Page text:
When Ruedi Wild decided to become a professional triathlete, he already had experience of being paid for a sport he loved, having been a professional downhill skier until 2000.
Being Swiss and with 1988 Olympic downhill gold medallist Pirmin Zurbriggen and double Olympic slalom champion Vreni Schneider as his sporting heroes, skiing was the obvious sport for him to follow while growing up on the banks of Lake Zurich.
“I was active in the gymnastics club when winter sports and especially skiing started to fascinate me the most,” Ruedi says. “Turning round the gates quickly was a lot of fun”.
He was soon accepted into the Zurich Ski Association Alpin Kader and was able to measure himself against international competition for the first time.
In the meantime Ruedi had competed in his first triathlon at Egelsee in 1994 at the age of 12. He really enjoyed the versatility and variety of the training and went on to win a national title while still at school. When he reached junior level, he started doing more triathlon-specific training.
That led to an international junior team debut at the European Championships in Karlovy Vary in the Czech Republic, which was followed by his first success at the European Junior Duathlon Championships in Mafra, Portugal.
Since then Ruedi has built a strong career at elite level, including an appearance for Switzerland in the London Olympics back in 2012. More recently his 2019 campaign included notable performances which included victory in Challenge Lisboa, second in IRONMAN Hamburg and victory in the Laguna Phuket Triathlon.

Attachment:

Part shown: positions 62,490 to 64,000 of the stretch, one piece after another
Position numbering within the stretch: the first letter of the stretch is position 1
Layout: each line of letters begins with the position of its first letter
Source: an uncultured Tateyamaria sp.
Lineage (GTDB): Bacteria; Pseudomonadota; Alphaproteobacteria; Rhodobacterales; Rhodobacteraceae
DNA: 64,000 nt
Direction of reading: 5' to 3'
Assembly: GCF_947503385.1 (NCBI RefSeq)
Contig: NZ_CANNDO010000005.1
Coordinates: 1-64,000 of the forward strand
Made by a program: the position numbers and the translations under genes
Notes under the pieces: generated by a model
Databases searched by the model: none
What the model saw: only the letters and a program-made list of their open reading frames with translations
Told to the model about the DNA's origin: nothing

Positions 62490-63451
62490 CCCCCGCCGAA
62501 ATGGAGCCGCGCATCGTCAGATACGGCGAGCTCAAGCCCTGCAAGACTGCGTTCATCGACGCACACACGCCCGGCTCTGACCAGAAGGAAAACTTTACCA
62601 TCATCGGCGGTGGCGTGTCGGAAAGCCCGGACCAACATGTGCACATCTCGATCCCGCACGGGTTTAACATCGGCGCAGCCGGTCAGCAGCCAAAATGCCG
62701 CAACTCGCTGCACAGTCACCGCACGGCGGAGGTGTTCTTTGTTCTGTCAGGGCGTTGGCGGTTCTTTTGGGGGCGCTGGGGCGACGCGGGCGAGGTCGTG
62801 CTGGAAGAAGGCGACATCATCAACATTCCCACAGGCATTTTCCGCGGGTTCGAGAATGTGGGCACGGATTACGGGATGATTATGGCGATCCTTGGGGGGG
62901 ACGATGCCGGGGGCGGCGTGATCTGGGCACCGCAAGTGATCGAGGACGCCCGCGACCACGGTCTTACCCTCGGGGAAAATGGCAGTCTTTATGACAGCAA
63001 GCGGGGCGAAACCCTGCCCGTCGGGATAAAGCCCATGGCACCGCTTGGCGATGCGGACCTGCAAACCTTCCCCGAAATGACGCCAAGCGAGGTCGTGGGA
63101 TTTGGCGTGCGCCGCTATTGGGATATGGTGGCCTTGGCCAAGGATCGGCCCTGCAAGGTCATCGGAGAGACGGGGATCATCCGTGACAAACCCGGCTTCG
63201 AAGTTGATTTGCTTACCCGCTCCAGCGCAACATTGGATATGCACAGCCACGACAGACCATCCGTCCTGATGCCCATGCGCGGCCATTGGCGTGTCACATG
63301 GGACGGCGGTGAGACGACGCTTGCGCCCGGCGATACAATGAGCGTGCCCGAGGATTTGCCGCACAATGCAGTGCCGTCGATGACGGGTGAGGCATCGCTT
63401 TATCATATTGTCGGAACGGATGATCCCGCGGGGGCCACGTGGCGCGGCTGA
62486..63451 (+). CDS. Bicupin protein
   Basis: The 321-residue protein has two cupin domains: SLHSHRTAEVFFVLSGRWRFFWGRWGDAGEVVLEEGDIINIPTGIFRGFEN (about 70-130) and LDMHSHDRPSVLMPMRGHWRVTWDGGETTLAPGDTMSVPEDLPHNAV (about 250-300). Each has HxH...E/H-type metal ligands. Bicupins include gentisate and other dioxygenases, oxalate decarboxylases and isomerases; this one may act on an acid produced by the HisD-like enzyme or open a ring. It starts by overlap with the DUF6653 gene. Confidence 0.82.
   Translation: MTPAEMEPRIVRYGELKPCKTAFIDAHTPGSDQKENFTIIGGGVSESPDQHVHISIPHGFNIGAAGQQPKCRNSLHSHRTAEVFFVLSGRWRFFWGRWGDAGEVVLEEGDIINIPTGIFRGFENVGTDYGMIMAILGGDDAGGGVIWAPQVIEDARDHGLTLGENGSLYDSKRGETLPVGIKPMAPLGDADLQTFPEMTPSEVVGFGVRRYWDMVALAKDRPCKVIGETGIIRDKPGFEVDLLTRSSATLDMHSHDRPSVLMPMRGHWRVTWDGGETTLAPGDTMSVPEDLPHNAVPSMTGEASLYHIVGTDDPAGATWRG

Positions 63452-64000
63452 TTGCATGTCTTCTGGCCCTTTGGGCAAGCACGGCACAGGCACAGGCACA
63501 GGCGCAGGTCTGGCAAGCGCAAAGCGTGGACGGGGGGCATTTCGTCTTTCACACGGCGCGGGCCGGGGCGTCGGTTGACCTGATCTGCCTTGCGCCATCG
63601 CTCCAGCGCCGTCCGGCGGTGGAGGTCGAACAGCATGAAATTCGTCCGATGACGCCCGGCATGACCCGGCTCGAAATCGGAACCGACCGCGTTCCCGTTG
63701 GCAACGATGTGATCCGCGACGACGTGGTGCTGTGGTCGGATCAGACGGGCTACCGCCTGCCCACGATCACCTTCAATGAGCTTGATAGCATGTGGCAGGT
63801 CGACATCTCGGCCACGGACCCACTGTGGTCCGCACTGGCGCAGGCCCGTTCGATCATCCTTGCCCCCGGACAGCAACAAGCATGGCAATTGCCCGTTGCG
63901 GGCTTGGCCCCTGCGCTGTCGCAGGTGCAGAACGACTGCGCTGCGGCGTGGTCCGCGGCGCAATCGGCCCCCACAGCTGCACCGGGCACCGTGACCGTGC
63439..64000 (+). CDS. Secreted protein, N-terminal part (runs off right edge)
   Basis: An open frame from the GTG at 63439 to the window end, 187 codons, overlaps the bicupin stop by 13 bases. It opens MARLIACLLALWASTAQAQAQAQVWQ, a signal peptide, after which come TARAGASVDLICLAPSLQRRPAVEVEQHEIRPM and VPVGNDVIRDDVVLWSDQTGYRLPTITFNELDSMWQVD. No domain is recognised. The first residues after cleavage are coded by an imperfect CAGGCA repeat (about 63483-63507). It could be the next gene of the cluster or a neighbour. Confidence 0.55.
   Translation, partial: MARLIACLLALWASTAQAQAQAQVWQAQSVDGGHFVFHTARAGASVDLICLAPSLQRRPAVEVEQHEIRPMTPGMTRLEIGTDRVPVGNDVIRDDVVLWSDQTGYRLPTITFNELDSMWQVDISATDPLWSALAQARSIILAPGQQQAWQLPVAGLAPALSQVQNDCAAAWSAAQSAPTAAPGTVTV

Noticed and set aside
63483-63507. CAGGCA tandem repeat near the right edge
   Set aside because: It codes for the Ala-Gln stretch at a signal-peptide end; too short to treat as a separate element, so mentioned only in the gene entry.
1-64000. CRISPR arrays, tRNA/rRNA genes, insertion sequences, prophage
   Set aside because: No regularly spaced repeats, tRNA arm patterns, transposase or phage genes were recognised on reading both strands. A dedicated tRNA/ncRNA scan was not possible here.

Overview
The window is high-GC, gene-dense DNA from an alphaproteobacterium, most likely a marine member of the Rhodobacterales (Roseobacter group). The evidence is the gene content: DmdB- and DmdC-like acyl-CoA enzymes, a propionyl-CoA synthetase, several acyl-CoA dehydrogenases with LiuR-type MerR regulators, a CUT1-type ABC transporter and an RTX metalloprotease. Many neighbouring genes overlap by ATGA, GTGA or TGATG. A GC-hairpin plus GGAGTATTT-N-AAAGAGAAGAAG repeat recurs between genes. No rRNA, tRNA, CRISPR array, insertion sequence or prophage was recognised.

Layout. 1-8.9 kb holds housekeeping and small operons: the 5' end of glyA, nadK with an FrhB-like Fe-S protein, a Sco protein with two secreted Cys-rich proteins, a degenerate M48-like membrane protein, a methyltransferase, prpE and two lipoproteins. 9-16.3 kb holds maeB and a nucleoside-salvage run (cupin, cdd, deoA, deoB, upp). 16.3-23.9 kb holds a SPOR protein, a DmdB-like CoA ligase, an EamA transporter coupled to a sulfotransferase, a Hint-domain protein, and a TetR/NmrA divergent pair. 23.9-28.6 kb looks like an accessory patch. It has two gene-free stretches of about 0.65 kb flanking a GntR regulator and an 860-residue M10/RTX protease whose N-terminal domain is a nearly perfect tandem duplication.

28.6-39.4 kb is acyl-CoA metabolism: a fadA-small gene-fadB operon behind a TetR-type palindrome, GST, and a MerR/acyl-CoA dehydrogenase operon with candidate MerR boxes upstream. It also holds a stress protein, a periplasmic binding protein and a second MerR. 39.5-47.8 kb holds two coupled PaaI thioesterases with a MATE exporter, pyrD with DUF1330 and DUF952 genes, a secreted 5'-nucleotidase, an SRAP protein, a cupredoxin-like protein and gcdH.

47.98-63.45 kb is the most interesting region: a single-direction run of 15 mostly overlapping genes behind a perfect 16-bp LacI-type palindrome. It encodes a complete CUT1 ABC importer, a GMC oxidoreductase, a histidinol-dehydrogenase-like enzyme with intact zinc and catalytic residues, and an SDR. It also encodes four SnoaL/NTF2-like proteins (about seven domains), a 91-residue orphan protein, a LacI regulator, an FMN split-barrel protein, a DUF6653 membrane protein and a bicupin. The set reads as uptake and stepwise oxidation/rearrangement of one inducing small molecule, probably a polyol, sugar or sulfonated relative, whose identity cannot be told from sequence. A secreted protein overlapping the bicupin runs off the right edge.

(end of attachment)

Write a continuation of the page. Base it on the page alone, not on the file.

Wild is proud of having been successful at all stages of triathlon during an illustrious journey in the sport. From junior level right through to Kona.
Ruedi says the change from skiing to triathlon was partly down to the weather, explaining: “It was always cold in winter time, so triathlon and chasing the warm weather sounded like a nice way to escape”.
That wasn’t the case though when he had to run barefoot at an event because his fingers were too cold to put on his shoes.
“I started to pick up some little stones a few kilometres into the race and suffered badly,” he recalled.
“But I made it to the finish and got treatment in the medical tent afterwards.”
Wild has been a regular in the Swiss national team since 2000 and representing his country is clearly something he cherishes.
“There’s no holding back with Team Switzerland,” he says.
“You put in 100% from the very beginning, as you are also racing for your teammates and country.”